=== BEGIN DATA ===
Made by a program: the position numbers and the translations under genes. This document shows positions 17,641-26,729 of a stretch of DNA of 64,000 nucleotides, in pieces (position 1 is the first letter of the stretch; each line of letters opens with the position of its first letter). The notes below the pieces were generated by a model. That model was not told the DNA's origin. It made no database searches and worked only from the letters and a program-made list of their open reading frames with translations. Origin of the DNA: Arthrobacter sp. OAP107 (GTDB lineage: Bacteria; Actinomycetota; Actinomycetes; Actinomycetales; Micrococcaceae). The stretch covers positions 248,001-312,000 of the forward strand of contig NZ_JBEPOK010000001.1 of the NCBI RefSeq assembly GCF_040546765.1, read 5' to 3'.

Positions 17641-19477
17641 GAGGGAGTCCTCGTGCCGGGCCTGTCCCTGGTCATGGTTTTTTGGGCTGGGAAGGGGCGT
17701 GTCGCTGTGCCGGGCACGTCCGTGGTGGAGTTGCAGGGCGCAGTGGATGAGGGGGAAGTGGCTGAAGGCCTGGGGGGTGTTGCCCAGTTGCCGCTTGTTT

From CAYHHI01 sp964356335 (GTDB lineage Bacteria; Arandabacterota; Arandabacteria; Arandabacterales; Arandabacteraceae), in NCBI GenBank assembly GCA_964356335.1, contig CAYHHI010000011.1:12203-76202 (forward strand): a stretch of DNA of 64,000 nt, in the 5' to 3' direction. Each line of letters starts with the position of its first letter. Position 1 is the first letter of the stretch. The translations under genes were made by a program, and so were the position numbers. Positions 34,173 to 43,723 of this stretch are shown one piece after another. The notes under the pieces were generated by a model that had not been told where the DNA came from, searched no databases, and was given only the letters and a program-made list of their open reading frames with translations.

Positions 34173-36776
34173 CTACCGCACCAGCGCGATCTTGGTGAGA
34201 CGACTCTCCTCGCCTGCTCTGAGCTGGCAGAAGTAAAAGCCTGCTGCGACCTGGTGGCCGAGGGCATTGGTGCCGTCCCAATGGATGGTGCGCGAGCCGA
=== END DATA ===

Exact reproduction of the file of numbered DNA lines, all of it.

Made by a program: the position numbers and the translations under genes. This document shows positions 17,641-26,729 of a stretch of DNA of 64,000 nucleotides, in pieces (position 1 is the first letter of the stretch; each line of letters opens with the position of its first letter). The notes below the pieces were generated by a model. That model was not told the DNA's origin. It made no database searches and worked only from the letters and a program-made list of their open reading frames with translations. Origin of the DNA: Arthrobacter sp. OAP107 (GTDB lineage: Bacteria; Actinomycetota; Actinomycetes; Actinomycetales; Micrococcaceae). The stretch covers positions 248,001-312,000 of the forward strand of contig NZ_JBEPOK010000001.1 of the NCBI RefSeq assembly GCF_040546765.1, read 5' to 3'.

Positions 17641-19477
17641 GAGGGAGTCCTCGTGCCGGGCCTGTCCCTGGTCATGGTTTTTTGGGCTGGGAAGGGGCGT
17701 GTCGCTGTGCCGGGCACGTCCGTGGTGGAGTTGCAGGGCGCAGTGGATGAGGGGGAAGTGGCTGAAGGCCTGGGGGGTGTTGCCCAGTTGCCGCTTGTTT

From CAYHHI01 sp964356335 (GTDB lineage Bacteria; Arandabacterota; Arandabacteria; Arandabacterales; Arandabacteraceae), in NCBI GenBank assembly GCA_964356335.1, contig CAYHHI010000011.1:12203-76202 (forward strand): a stretch of DNA of 64,000 nt, in the 5' to 3' direction. Each line of letters starts with the position of its first letter. Position 1 is the first letter of the stretch. The translations under genes were made by a program, and so were the position numbers. Positions 34,173 to 43,723 of this stretch are shown one piece after another. The notes under the pieces were generated by a model that had not been told where the DNA came from, searched no databases, and was given only the letters and a program-made list of their open reading frames with translations.

Positions 34173-36776
34173 CTACCGCACCAGCGCGATCTTGGTGAGA
34201 CGACTCTCCTCGCCTGCTCTGAGCTGGCAGAAGTAAAAGCCTGCTGCGACCTGGTGGCCGAGGGCATTGGTGCCGTCCCAATGGATGGTGCGCGAGCCGA